Contemporary writers make saints real

January 12, 1995|By Walter F. Naedele | Walter F. Naedele,Knight-Ridder News Service

"After hiking seven hundred miles north, he arrived in Paris on February 2, 1528, and went to the Sorbonne. . . . Even in peculiar times, he was a peculiar student, a frail mystic who knew no French, was less than fluent in Latin, and was then in his thirty-seventh year."

Now there's a guy to spin a tale around.

Born in the family castle in the Basque province of Spain, Ignatius of Loyola was well into middle age before he founded the Roman Catholic organization of priests and brothers commonly known as the Jesuits.

Quite a guy to imitate, I can say as a graduate of a Jesuit prep school and university.

The nice thing about "A Tremor of Bliss," a collection of essays edited by Paul Elie, is that it attempts, successfully, to introduce a general audience to some major-league talent in the difficult game of striving for spiritual perfection -- written by major-league writers.

It's interesting to see how a few of the heavy hitters did it.

The subjects of the essays -- with the exception of Dorothy Day -- are all on the Roman Catholic Church's roster of saints, departed believers declared by the pope to be in heaven with God and worthy of emulation as heroes of the faith. The subjects include the Virgin Mary and St. Joseph, well-known saints such as Francis of Assisi and Thomas Aquinas, such mystics as St. John of the Cross and St. Teresa of Avila, and more obscure exemplars of sanctity, such as the virgin martyrs who perished in the persecution of Christians in the third and fourth centuries.

Of course, reading about the Catholic Church's saints is a bit like visiting Cooperstown before the days of Jackie Robinson, since folks of all religions and no religion are likely to have their own lists of equally saintly lives -- including, often with good reason, the lives of their own parents. So why read about a bunch of mystics and martyrs and, yes, misfits?

Because a bunch of good writers (and a graceful introduction by the child psychiatrist Robert Coles) makes them human.

The Loyola story is told by novelist Ron Hansen, whose "Desperadoes" -- about the Dalton gang of cowboy bank robbers -- was one of the best pieces of lyrical writing this side of James Agee.

Then, consider the words of the poet Kathleen Norris:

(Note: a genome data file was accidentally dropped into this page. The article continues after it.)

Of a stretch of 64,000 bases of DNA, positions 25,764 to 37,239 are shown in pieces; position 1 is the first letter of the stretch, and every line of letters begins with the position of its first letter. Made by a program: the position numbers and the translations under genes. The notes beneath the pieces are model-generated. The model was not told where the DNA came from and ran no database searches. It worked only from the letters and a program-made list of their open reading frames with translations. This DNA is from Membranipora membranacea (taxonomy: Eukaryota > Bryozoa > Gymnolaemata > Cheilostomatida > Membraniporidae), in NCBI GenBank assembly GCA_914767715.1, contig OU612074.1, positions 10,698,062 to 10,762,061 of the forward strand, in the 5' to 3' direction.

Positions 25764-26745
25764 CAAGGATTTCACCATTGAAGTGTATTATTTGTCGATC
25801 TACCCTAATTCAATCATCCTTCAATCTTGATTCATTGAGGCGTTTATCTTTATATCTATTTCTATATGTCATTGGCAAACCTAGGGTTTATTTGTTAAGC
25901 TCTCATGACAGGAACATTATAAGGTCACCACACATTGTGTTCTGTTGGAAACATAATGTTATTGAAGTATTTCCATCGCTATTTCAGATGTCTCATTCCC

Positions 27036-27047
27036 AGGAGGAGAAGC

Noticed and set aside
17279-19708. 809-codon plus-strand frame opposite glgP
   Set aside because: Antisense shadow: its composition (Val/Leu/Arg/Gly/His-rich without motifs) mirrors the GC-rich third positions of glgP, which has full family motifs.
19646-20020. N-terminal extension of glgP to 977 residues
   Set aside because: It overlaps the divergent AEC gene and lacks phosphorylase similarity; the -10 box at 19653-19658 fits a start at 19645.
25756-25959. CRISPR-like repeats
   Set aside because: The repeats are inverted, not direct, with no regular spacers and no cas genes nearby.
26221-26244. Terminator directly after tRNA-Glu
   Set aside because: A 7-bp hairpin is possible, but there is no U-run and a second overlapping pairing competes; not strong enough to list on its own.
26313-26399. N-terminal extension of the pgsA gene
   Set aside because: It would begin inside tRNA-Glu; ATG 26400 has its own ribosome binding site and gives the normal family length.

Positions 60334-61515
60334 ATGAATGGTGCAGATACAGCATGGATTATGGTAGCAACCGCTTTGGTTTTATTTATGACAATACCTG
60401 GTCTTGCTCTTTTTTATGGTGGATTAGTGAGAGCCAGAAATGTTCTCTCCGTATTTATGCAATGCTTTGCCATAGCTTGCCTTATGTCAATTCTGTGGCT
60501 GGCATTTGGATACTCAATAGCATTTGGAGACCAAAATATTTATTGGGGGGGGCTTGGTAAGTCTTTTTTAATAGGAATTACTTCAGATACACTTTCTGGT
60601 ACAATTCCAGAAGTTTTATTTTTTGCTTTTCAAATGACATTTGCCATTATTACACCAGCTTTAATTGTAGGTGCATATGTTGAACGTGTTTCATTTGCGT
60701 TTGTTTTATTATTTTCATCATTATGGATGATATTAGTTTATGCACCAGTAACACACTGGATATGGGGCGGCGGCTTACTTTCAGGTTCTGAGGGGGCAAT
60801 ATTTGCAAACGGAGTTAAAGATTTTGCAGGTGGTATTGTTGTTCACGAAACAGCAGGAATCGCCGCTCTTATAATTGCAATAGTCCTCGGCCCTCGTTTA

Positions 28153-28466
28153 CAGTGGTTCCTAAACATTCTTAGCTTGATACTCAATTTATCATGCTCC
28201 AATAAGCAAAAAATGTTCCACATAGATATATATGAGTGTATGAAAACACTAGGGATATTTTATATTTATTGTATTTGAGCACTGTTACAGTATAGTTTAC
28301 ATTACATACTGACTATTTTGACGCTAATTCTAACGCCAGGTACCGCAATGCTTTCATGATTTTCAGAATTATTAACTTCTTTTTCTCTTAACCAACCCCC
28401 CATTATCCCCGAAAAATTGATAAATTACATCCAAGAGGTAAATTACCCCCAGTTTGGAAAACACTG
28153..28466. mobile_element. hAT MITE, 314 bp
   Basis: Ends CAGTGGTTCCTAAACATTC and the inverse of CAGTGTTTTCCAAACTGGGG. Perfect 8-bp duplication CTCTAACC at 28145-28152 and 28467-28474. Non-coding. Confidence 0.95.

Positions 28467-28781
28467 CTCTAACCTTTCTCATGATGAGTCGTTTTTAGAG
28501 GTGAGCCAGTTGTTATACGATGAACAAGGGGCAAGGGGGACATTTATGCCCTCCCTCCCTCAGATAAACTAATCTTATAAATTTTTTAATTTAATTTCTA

"I first came to the virgin martyrs as an adult, and from a thoroughly Protestant background, which may explain why I have little trouble taking them seriously.

"I find them relevant, even important, but many Catholics I know so resent the way they were taught about these saints that they've shoved them to the back of the closet.

" 'Why are you writing about the virgin martyrs?' one Benedictine sister asked me, incredulous and angry. 'They set women back! As if in order to be holy, you had to be a virgin, preferably a martyr. And that's not where most women are.' "

Writes University of Chicago scholar Martin E. Marty: "The main difference between the good old days of sainthood and our time is that back then they had not yet invented the tape recorder and the camera."

So when Mr. Marty -- senior editor of the Protestant periodical the Christian Century -- describes Dorothy Day in the early 20th century, her own writings reveal "that she had affairs, lived with men to whom she was not married, married a real loser . . . had an abortion, a common-law marriage, a child [whom] people of ... TC her day would have called illegitimate . . . "

Then she discovered spirituality and founded the Catholic Worker movement in the depths of the Depression of the 1930s, aiding the kinds of people who resemble the homeless of the 1990s.

A saint? Not yet, according to the Catholic Church.

Saintly? Close enough.

A couple of the writers make some of the real old-timers accessible by tracing parallels in the writers' own lives.

The novelist Kathryn Harrison recalls that, in her more demonic days, she hungered to imitate the 14th-century mystic Catherine of Siena:

"Even as the saint tirelessly cared for [bubonic] plague victims, even as she exhorted thousands to convert and lobbied effectively for the return of the papacy from Avignon to Rome, she criticized, scourged, and starved herself."

Trying to get love from the mother who had let grandparents raise her, Ms. Harrison became anorexic.

The saint "fasted, eating only bread and uncooked vegetables. She began to experience ecstasies." The author "ate raw vegetables, multivitamins, No-Doz and . . . when I climbed stairs, I saw stars."

You draw the implications.


Title: "A Tremor of Bliss: Contemporary Writers on the Saints"

Editor: Paul Elie

Publisher: Harcourt Brace

Length, price: 325 pages, $22

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